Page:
The protein oligosaccharyltransferase-48 (OST48) is integral to protein N-glycosylation in the endoplasmic reticulum (ER) but is also postulated to act as a membrane localised clearance receptor for advanced glycation end-products (AGE). Hepatic ER stress and AGE accumulation are each implicated in liver injury. Hence the objective of this study was to increase the expression of OST48 and examine the effects on hepatic function and structure. Groups of 8 week old male mice (n = 10–12/group) over-expressing the gene for OST48, dolichyl-diphosphooligosaccharide-protein glycosyltransferase (DDOST+/−), were followed for 24 weeks, while randomised to diets either low or high in AGE content. By week 24 of the study, either increasing OST48 expression or consumption of high AGE diet impaired liver function and modestly increased hepatic fibrosis, but their combination significantly exacerbated liver injury in the absence of steatosis. DDOST+/− mice had increased both portal delivery and accumulation of hepatic AGEs leading to central adiposity, insulin secretory defects, shifted fuel usage to fatty and ketoacids, as well as hepatic glycogen accumulation causing hepatomegaly along with hepatic ER and oxidative stress. This study revealed a novel role of the OST48 and AGE axis in hepatic injury through ER stress, changes in fuel utilisation and glucose intolerance.
Chronic liver disease is increasing globally as a result of obesity and diabetes, with non-alcoholic fatty liver disease (NAFLD), the most common liver disorder1. However, NAFLD is asymptomatic and most individuals do not progress to non-alcoholic steatohepatitis (NASH). The development of NASH is postulated to be the result of a ‘second hit’ environmental factor2.
Glucose intolerance and dyslipidaemia which are often characteristic of NAFLD3, facilitate the non-enzymatic post-translational modification of proteins, forming advanced glycation end products (AGEs)4, which accumulate in tissues and contribute to liver fibrogenesis4. Excessive exposure to exogenous sources of AGEs, such as from food, can also exacerbate liver injury in the absence of glucose intolerance5. This is likely via simple diffusion through the epithelium if cleaved6, although AGE specific receptors may facilitate receptor-mediated gastro-intestinal trafficking. Once absorbed, AGEs are directed to the liver through the portal vein and excreted via the gall bladder by hepatic sinusoidal Kupffer and endothelial cells7, and by renal clearance8.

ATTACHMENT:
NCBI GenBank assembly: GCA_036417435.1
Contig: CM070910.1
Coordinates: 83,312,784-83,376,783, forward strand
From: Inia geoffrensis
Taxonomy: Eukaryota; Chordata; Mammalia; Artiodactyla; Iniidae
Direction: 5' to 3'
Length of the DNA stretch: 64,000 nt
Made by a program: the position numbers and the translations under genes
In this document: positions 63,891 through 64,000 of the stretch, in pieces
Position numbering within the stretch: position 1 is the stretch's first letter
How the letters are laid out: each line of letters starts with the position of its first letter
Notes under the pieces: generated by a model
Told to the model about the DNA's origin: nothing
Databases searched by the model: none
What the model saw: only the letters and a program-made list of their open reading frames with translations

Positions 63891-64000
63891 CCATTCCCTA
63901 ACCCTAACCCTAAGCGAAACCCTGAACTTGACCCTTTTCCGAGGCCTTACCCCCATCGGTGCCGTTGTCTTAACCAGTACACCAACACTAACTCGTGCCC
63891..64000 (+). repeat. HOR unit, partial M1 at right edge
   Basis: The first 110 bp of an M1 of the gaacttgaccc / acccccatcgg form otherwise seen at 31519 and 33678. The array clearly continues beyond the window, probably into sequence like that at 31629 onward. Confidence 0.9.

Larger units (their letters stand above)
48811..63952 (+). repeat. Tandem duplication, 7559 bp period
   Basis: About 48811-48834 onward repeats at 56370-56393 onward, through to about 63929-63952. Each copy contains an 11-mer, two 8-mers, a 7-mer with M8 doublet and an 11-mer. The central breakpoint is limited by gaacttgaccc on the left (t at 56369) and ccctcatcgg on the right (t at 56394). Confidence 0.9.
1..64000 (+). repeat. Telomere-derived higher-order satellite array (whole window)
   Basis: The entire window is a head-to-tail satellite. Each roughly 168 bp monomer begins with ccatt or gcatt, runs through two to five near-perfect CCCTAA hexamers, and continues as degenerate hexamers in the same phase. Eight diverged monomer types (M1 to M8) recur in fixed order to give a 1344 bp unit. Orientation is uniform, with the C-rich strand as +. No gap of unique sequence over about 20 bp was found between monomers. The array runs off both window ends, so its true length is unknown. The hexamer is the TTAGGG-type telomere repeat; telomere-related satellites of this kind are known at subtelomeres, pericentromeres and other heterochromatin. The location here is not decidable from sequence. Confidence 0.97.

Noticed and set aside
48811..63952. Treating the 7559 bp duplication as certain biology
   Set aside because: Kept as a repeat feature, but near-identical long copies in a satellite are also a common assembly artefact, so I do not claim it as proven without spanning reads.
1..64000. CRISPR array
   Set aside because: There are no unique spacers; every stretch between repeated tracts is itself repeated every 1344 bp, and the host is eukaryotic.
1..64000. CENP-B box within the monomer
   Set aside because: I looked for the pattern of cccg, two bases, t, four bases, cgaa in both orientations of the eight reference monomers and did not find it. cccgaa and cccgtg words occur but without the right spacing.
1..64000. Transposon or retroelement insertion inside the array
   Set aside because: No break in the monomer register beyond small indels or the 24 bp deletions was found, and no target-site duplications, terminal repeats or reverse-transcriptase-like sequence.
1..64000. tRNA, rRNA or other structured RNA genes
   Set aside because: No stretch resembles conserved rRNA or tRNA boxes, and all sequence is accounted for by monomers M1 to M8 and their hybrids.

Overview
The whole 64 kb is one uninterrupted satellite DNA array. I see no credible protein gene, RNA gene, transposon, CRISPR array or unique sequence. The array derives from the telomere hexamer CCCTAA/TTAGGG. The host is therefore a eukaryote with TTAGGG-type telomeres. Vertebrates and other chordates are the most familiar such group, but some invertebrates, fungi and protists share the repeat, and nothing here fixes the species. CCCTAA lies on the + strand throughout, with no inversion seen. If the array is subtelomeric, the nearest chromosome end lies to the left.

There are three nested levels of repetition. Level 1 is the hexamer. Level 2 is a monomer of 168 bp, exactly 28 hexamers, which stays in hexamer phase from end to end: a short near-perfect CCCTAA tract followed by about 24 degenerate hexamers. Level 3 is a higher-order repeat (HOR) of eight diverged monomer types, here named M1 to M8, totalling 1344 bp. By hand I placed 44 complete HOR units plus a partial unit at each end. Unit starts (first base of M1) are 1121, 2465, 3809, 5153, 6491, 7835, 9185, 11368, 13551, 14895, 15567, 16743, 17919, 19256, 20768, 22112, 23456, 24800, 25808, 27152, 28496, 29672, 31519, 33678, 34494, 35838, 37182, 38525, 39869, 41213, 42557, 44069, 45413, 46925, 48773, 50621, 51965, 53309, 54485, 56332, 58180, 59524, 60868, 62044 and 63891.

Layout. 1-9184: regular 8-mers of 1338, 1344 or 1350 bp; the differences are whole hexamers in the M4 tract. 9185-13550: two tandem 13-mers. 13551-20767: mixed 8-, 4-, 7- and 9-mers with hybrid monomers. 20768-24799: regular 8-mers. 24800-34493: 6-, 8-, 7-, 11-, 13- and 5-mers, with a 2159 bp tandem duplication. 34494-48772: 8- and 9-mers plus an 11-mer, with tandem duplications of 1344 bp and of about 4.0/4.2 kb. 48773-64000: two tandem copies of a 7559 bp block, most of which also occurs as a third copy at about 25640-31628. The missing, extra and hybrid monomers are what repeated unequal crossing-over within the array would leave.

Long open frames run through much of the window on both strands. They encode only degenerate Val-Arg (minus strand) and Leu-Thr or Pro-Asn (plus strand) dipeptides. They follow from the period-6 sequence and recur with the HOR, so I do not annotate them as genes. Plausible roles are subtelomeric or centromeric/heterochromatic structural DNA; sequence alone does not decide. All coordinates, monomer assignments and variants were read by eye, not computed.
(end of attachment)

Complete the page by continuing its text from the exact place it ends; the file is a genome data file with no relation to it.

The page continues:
The liver, however, is not only a site for the clearance of AGEs, but also a target organ and expresses various AGE receptors including the receptor for advanced glycation end-products (RAGE)9, advanced glycation end product-receptor 1 (OST48 also known as AGE-R1)10 and galectin-3 (AGE-R3)11. There is accumulating evidence which suggests that in NAFLD, AGEs are a ‘second hit’ that triggers progression from steatosis to NASH12. Galectin-3 (AGE-R3) has also been associated with inflammation and liver fibrosis11 and a Phase 2a multi-centre trial is underway in individuals with portal hypertension and NASH cirrhosis (NCT02462967), using galectin-3 inhibitors. Although the studies to date in galectin-3 have focused on its immunomodulatory roles, it is feasible that AGE binding and signalling via galectin-3 is also prevented by galectin-3 inhibition contributing to the efficacy of these agents in preventing liver pathology.
The effects of AGEs are mediated by their receptors, which the effects can be broadly contrasting depending on the type of receptor. For example RAGE facilitates oxidative stress, cell growth and inflammation13. Specifically, in chronic liver injury, hepatic expression of RAGE is significantly increased14 and several studies in acute liver injury have identified that blockade of RAGE can ameliorate toxic, ischemic and cholestatic liver damage15. Alternatively, another AGE receptor, OST48, is thought to be responsible for the detoxification and clearance of AGEs and negative regulation of AGE pro-inflammatory signalling16,17, and cellular oxidative stress18. A decline in the expression of OST48 associated with increases in AGEs has been demonstrated both in murine models19 and in individuals with diabetes17. Although OST48 is postulated as an AGE clearance…
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